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ELECTION 2019: Four seats to be contested for Middletown Council, one incumbent not running

Posted 5/15/19

Four seats are open on the seven-member council. Robert Reid is not running for re-election.

Incumbents Angela Lloyd, Ellen Willenbecher and Michael Woodworth are on the Democratic primary ballot …

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ELECTION 2019: Four seats to be contested for Middletown Council, one incumbent not running

Posted

Four seats are open on the seven-member council. Robert Reid is not running for re-election.

Incumbents Angela Lloyd, Ellen Willenbecher and Michael Woodworth are on the Democratic primary ballot along with Phyllis Dew and Erin M. Blake.

As five Democrats are competing for four seats, one of the five will not advance to the November election.

The two Republicans in the primary are Richard Kluskiewicz and David Rhen, who both will advance to November.

Only Dew and Willenbecher chose to respond to questions from the Press & Journal.

Pennsylvania’s primary is Tuesday, May 21. Polls are open from 7 a.m. to 8 p.m. In Pennsylvania primaries, you can only vote for candidates in the same political party under which you are registered. 

Phyllis Dew

Worked for more than 40 years as a social worker for Allegheny County, Office of Children and Youth, and then also Dauphin County Children and Youth Services, ending with the last 20 years running DEMAGE Inc. Counseling Agency focusing on foster and adoptive children. Bachelor and master’s degrees in social work, certified recovery specialist, and ordained minister. A 2016 graduate of the Martin Luther King Jr. Leadership Development Institute of Greater Harrisburg.  

1. What should be the borough’s strategy regarding the Suez water and sewer lease? Should the borough continue to try to make changes to the lease in court? Should the borough set up a fund that would help residents and businesses pay their water and sewer bills (similar to the electric trust)?

Answer: I think that we should continue in the courts with the strategy of letting the courts make a decision and if that doesn’t work, explore setting up a fund to help people pay their water and sewer bills.  

2. What is your position on the borough’s zoning prohibition against more than two unrelated people living in the same house? Should this prohibition stay in place, or is it time to amend or get rid of it?

Answer: I feel that if Middletown residents keep their property up and pay their bills, they have the right to decide who will live in their homes related or unrelated.  

3. What is the top thing you would like to see accomplished in Middletown by the end of 2020?

Answer: Due to the opioid epidemic, I would like to see programs serving this community in such a fashion that they do not continue to take so many of our citizens’ lives, which leads to other problems as grandparents raising grandchildren and parents being incarcerated.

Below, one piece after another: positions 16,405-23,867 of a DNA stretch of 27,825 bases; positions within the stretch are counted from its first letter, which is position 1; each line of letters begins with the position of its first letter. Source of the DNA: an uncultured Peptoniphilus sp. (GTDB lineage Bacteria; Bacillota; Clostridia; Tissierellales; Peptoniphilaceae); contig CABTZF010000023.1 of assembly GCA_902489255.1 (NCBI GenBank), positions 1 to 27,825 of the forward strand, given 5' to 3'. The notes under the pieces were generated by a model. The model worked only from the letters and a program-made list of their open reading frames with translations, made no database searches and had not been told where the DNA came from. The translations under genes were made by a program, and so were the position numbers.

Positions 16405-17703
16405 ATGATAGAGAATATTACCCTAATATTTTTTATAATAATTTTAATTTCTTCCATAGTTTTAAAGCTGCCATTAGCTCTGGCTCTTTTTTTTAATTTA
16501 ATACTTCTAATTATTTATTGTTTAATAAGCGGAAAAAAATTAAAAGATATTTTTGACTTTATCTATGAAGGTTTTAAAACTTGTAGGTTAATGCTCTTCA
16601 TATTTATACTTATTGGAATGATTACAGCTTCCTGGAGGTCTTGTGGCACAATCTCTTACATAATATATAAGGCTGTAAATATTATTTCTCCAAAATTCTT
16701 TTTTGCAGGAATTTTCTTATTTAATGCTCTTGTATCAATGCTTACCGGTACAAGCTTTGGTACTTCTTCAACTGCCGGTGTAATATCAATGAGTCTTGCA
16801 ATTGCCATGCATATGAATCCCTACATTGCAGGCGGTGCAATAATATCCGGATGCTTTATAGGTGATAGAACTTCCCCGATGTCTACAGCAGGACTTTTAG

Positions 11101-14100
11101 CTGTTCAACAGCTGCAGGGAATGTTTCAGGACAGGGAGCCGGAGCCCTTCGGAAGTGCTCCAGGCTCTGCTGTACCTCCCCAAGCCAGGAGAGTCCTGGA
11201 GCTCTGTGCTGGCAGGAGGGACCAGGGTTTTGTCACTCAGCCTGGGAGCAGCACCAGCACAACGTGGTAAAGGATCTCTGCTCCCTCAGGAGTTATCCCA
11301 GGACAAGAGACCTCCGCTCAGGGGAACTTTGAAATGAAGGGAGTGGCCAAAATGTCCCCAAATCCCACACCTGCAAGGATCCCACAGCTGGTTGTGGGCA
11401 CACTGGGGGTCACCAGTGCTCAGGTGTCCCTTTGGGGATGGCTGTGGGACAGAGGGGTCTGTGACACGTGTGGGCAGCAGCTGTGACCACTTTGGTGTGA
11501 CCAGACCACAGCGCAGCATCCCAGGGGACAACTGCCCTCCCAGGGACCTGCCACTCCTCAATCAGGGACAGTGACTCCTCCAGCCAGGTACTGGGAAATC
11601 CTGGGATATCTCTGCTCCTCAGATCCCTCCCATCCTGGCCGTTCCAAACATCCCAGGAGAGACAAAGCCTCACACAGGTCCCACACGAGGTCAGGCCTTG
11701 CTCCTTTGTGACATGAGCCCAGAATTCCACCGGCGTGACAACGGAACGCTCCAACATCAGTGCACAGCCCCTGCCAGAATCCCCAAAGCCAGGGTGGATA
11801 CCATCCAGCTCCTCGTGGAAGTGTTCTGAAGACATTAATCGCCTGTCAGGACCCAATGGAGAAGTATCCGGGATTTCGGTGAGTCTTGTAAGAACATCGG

Ellen Willenbecher

1. What should be the borough’s strategy regarding the Suez water and sewer lease? Should the borough continue to try to make changes to the lease in court? Should the borough set up a fund that would help residents and businesses pay their water and sewer bills (similar to the electric trust)?

Answer: Members of council are asked to not speak on borough matters that, like Suez, are in litigation. However, when I am walking around town talking to residents, I am heartened when I hear they understand that a previous council approved this contract with Suez, and they applaud the fight we are waging in the courts.

 2. What is your position on the borough’s zoning prohibition against more than two unrelated people living in the same house? Should this prohibition stay in place, or is it time to amend or get rid of it?

Answer: Again, this issue is also in litigation. But when this claim is settled we look forward to be able to address this important matter.

3. What is the top thing you would like to see accomplished in Middletown by the end of 2020?

Answer: A goal I will work towards during 2020 is for more and more people to say, “I’m glad I live here!” Much can be accomplished with a community culture of gratitude and optimism. To reach this goal, I will work on improving the quality of life for residents through physical improvements in our town. First will be through continued enhancements of the borough’s seven parks. They are centers in our neighborhoods offering places for people to meet, sites for organized youth sports, and safe places for kids to play outside. Trees and grass are efficient at managing stormwater and increasing air quality, and can have a cooling effect in summer. I hope to be elected to work with my teammates and borough staff to fund and build a replacement playground for Kids Kastle in Hoffer Park and to plan and fund upgrades and improvements to the other parks.

Another aspect of making physical improvements is to address the blight of a number of properties in the borough. My teammates, staff and I have a list of blighted properties that are diminishing the safety and welfare of the community. Property owners will be put on the clock to bring up to code their dilapidated building. Blighted buildings can send a message to a neighborhood that no one cares, but I do.

And, finally, my teammates, staff and I will begin to build a working relationship with the Middletown business community. The time is now for us to create an environment and strategic plan to sustain and retain local businesses and to attract new ones.

I hope you will trust me with your vote to get to work for Middletown.